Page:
I always check out specific GPS-recorded food source locations that were productive in past years. Along the trail you plan to use to enter your chosen stand locations, trim low-hanging tree branches and clip small shrubs and other vegetation at ground level.

I like to do this for several reasons.

First of all, trimming an easily accessed trail means I won't have to bend, contort and step around obstacles on my way to the stand, which gets me overheated in a hurry. Because I've chosen locations that are within easy walking distance from the truck, trimming a trail ahead of time usually takes very little effort.

Second, if I do sweat, I won't be rubbing up against vegetation and leaving a trail of human scent all the way to my stand.

Another option is to use floating transportation to reach your stand locations. A johnboat or canoe, powered by an electric trolling motor or paddle, can be used to access islands or remote shores in swamps or sloughs with relatively little physical exertion. And they are stealth-quiet. Using a boat is also a great way to get away from the crowds.

To further reduce physical exertion and the sweat that it produces, take with you only what's absolutely necessary. Ideally, you can put up the stand in advance, and dramatically reduce payload weight by 20 to 30 pounds or more. If equipment theft is an issue and you must tote a portable stand, then perhaps look into some of the ultra-lightweight aluminum models, such as those produced by Lone Wolf Tree Stands.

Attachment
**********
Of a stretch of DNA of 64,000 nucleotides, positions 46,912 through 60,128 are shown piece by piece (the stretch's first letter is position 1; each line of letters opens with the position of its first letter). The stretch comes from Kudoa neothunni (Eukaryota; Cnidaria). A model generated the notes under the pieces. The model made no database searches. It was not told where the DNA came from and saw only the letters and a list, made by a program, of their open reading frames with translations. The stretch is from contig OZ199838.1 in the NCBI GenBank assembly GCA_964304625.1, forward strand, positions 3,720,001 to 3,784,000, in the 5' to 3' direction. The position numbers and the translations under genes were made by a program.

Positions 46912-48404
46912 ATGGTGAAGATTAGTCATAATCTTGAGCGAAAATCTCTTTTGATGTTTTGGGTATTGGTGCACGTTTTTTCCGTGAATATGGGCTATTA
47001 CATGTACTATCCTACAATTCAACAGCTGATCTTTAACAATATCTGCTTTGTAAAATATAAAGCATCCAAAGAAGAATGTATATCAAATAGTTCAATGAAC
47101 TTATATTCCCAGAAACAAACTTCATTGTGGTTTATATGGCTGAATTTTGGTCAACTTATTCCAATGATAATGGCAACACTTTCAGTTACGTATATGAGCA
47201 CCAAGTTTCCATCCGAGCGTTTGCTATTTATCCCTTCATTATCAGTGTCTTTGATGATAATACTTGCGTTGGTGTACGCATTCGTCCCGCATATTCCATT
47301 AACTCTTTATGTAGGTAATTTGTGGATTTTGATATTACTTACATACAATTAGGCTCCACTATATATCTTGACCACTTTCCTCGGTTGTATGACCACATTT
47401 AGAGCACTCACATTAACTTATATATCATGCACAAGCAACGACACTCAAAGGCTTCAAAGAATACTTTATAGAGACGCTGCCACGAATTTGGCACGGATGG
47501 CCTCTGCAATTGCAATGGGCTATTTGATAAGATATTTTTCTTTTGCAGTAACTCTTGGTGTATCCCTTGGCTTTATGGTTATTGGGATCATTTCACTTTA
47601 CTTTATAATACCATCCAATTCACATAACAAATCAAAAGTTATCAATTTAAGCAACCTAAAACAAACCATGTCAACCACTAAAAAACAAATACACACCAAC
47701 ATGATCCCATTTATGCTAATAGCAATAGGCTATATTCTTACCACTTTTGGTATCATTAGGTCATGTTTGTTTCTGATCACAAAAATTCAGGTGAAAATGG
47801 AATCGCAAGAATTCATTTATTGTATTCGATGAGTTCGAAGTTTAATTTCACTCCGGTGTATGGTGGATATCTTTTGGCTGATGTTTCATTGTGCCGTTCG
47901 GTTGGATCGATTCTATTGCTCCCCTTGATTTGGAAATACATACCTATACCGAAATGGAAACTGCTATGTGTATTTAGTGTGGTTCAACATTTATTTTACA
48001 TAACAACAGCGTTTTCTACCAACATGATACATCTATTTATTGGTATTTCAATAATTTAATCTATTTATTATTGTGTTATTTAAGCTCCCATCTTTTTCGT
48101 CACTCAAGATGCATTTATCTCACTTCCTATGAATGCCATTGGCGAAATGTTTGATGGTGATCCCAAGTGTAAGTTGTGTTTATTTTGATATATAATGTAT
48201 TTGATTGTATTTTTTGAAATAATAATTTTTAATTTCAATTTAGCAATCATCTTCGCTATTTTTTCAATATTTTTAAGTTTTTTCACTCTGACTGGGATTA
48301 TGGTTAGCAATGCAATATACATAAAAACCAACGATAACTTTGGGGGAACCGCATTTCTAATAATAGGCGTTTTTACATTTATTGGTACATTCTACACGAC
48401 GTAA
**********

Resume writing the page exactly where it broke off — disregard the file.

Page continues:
Your stand locations should be well thought out. A shady spot is a must. Sitting facing the sun is a great way to burn up in a hurry. Even on an extremely hot day, sitting motionless in the shade is tolerable.

Also, be sure to take along a plastic canteen of water you've kept in the freezer overnight. Drinking cold water as the ice thaws helps cool your body and keep you hydrated.

When temperatures are high, be sure to take extra water. Stay hydrated and stay safe.

To increase my comfort level and further control my scent on extremely hot days, I have developed a killer keep-cool trick.

The evening before my hunt, I mix a tablespoon of Arm & Hammer baking soda in a bowl of water and soak a kitchen towel in it. I gently wring out the wet towel -- but not completely -- and fold it into a little square. Then I place the damp towel into a zip lock bag and place it in my kitchen freezer or camp cooler. When it's time to go hunting, the last thing I do before I leave the house or camp is to place it in my fanny pack.

By the time I reach my stand, the towel is partially thawed. After climbing into the stand, I remove my shirt, drop my trousers and wipe down my entire body thoroughly with the wet hand towel.

As fanatical as this may sound, don't knock it until you try it. Almost instantly, your skin surface is cooled and you feel shower-fresh. Any odors on the surface of your skin are either wiped away or controlled by the solution of baking soda that is applied.

Baking soda -- also known as sodium bicarbonate -- neutralizes odors chemically. Most unpleasant odors arise from compounds that are either strong acids or strong bases. Both are affected by baking soda, which essentially deodorizes by bringing both acidic and alkaline odor molecules into a neutral pH, odor-free state.

After I wipe myself down with the cold, wet hand towel, I seal it back into my zip lock bag and stow it in my fanny pack.

Within minutes after I've wiped down and gotten dressed again, the cool moisture on my skin is wicked away by my clothing, and I'm left feeling dry and comfortable. On extremely hot days, I may bring two frozen hand towels with me. Halfway through my hunt, I take a two-minute break and use the second towel to freshen up and further control odor.

These towels weigh almost nothing and will greatly increase your comfort level and staying power when it is hot.


Armed with the knowledge of available food source locations and the right equipment, you can collect your venison when the temperatures are high.

Employ these keep-cool tricks this season, and with a little planning, you can stay dry, comfortable and relatively scent-free during your early-season Florida bowhunts.